* U.S. firm says commitments to Britain are legally binding
* Questions Astra's ability to deliver new drugs on its own
* Pfizer CEO faces two panels of UK lawmakers May 13 and 14
* R&D head denies M&A bad for science, pledges "laser focus"
* Any new Pfizer bid expected after parliamentary hearings
(Adds Pfizer statement to parliamentary committee, latest shares)
LONDON, May 12 (Reuters) - Pfizer defended the business case behind its plan to acquire AstraZeneca on Monday and questioned the UK drugmaker's ability to stand alone for much longer as the New York-based group's CEO prepared for a grilling from British lawmakers.
Aiming to douse questions about its commitments to British jobs, Pfizer also said its agreement to complete AstraZeneca's new research centre in Cambridge, retain a factory in northwest England and put a fifth of its research staff in Britain if the deal goes ahead were legally binding.
The comments are Pfizer's latest counter to critics of its proposed $106 billion deal, which would be the largest foreign takeover of a British firm and is opposed by many scientists and politicians - as well as AstraZeneca itself.
With its bid now the subject of heated debate in Britain's Houses of Parliament and across the country's news channels, the U.S. drugmaker took a harder line on Monday, saying the merger would create "a UK-based scientific powerhouse".
It also took a swipe at AstraZeneca's go-it-alone strategy by arguing that Britain's second biggest pharmaceuticals business lacked the financial muscle to make the most of its experimental medicines.
"Looming patent expiries and near term revenue losses jeopardise its ability to deliver on its very promising pipeline," Pfizer said in a written submission to a parliamentary committee.
Pfizer's Scottish-born Chief Executive Ian Read faces tough questions from British lawmakers on Tuesday about his plans to acquire AstraZeneca - a deal driven in large part by Pfizer's wish to cut its tax bill.
Lawmakers will also interrogate AstraZeneca's French CEO Pascal Soriot and business minister Vince Cable on Tuesday. Then a second parliamentary committee on May 14 will question both CEOs again, along with British science minister David Willetts, about the science aspects of the deal.
In response to worries about safeguarding the British company's research, Pfizer's R&D head Mikael Dolsten posted a video on Pfizer's website saying he had been through five different mergers which did not disrupt drug research.
"If you keep your sense of curiosity and an open mind, you can learn tremendously," he said.
"We must stay laser-focused on our important projects. And that's, of course, true for Pfizer scientists and AZ scientists and will be true also if we can make a potential combination come together."
Dolsten said there was "a really great fit" with the products that AstraZeneca had in its portfolio, with potential for combining drugs in areas such as lung cancer to offer much more effective treatments.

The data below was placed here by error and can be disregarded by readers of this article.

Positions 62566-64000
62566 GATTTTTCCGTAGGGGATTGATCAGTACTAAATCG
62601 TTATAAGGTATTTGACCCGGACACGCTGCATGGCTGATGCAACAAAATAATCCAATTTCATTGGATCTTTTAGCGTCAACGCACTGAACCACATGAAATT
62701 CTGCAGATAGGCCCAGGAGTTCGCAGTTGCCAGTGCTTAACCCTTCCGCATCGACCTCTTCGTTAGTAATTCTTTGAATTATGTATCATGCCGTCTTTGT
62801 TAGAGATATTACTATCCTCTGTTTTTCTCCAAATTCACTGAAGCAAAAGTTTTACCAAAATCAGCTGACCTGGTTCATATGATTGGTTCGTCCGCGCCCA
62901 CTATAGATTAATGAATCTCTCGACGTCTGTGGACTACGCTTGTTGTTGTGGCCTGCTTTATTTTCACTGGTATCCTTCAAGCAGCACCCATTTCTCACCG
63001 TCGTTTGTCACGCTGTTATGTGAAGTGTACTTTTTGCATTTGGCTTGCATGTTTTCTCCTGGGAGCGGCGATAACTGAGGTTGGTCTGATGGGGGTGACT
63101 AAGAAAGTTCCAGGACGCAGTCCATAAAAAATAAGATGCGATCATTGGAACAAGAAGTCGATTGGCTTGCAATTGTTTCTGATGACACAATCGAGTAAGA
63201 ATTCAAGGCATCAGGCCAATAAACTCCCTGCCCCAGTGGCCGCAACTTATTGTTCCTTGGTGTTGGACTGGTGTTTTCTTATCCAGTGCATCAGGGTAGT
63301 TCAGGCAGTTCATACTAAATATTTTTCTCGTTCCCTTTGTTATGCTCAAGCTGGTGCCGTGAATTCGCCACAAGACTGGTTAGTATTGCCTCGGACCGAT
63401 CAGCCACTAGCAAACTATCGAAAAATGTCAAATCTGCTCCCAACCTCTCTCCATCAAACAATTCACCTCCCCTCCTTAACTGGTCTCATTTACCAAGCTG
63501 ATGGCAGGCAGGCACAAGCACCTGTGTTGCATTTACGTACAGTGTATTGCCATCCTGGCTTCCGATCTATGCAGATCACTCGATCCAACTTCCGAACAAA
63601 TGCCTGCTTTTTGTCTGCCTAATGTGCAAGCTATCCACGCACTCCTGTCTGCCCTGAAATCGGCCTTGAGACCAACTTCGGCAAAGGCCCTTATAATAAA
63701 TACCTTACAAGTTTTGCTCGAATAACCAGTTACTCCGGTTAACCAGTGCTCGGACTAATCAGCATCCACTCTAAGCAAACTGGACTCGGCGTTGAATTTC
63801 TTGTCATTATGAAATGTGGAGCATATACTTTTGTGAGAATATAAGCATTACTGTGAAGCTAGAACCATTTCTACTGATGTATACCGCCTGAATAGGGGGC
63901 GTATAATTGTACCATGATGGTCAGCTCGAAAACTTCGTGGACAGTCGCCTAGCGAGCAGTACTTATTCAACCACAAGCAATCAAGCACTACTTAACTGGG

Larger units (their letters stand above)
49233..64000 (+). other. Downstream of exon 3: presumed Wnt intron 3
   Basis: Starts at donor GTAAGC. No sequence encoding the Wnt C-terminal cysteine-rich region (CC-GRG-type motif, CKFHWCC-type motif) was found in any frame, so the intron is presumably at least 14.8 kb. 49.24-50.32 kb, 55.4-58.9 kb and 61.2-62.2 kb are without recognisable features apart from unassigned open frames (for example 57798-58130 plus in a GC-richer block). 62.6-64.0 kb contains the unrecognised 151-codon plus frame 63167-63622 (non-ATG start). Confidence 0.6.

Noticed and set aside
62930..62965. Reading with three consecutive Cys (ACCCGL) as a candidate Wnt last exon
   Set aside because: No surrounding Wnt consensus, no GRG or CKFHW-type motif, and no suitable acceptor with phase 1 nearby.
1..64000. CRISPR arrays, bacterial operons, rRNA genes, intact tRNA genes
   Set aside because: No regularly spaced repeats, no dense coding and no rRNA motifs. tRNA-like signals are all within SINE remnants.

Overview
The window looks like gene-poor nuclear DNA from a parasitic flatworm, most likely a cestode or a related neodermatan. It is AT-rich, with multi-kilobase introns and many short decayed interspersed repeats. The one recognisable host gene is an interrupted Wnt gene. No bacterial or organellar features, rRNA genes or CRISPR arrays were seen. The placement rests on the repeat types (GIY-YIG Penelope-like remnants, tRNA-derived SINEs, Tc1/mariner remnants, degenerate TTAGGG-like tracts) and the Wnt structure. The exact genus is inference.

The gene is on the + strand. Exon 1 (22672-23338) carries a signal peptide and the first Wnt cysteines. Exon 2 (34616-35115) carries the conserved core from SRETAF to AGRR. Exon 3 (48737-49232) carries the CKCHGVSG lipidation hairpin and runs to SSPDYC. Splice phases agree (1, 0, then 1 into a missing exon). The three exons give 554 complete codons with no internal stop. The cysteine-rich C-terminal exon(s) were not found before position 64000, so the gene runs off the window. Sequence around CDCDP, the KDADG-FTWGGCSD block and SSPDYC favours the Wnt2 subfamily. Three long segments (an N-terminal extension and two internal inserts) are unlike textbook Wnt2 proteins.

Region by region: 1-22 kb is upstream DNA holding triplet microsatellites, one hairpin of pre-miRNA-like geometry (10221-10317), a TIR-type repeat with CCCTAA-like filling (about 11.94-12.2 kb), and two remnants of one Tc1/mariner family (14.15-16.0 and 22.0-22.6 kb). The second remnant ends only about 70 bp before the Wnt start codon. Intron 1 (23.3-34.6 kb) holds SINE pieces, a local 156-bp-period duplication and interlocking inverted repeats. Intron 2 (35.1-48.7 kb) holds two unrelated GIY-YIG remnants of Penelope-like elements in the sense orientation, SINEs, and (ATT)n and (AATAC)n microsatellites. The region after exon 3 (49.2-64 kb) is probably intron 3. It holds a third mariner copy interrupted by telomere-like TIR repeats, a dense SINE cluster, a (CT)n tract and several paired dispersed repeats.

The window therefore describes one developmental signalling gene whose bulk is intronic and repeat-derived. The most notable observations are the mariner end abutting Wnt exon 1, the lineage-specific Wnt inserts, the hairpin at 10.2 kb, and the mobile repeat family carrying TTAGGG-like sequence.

There is considerable scepticism about Pfizer's long-term commitment to British jobs, given its record of cost cutting after past acquisitions and after it said it could adjust those promises if circumstances change "significantly."
But Pfizer said the fact it had made the promises as part of its offer made them legally binding and the pledges should be given "full weight".
Prime Minister David Cameron said on Sunday he had made "very good progress" in securing guarantees from Pfizer, though the firm's latest statements contained no new offers.
Pfizer is widely expected to come back with a sweetened offer for AstraZeneca this week, though people familiar with the matter said it was likely to wait until after the parliamentary select committee hearings.
The British group rejected a May 2 cash-and-stock offer worth 50 pounds a share from its larger American rival, and CEO Soriot has been on a roadshow to meet leading investors and lay out his strategy for a prosperous independent future.
Soriot has secured the backing of several high-profile shareholders, but others have told Reuters they would like him to engage with Pfizer if the U.S. group makes an improved offer.
In addition to wanting a higher price - many analysts think Pfizer will have to offer around 55 pounds a share - investors are also keen to increase the proportion of cash in any deal from 32 percent at present.
Pfizer is limited in the amount of cash it can offer since in order to keep the tax advantages of re-domiciling to Britain it must ensure at least 20 percent of the enlarged group is British-owned.
Under British takeover rules, Pfizer has until May 26 to make a firm bid for AstraZeneca or walk away.
A slide in Pfizer's share price following its first-quarter results last week has reduced the current value of its May 2 offer to just under 48 pounds. AstraZeneca shares traded 0.3 percent higher at 46.15 pounds by 1115 GMT.
Pfizer has a tarnished reputation in Britain after shutting down most of its drug research in Sandwich, southern England, where Viagra was invented, with the loss of some 1,700 jobs.
(Editing by Sophie Walker)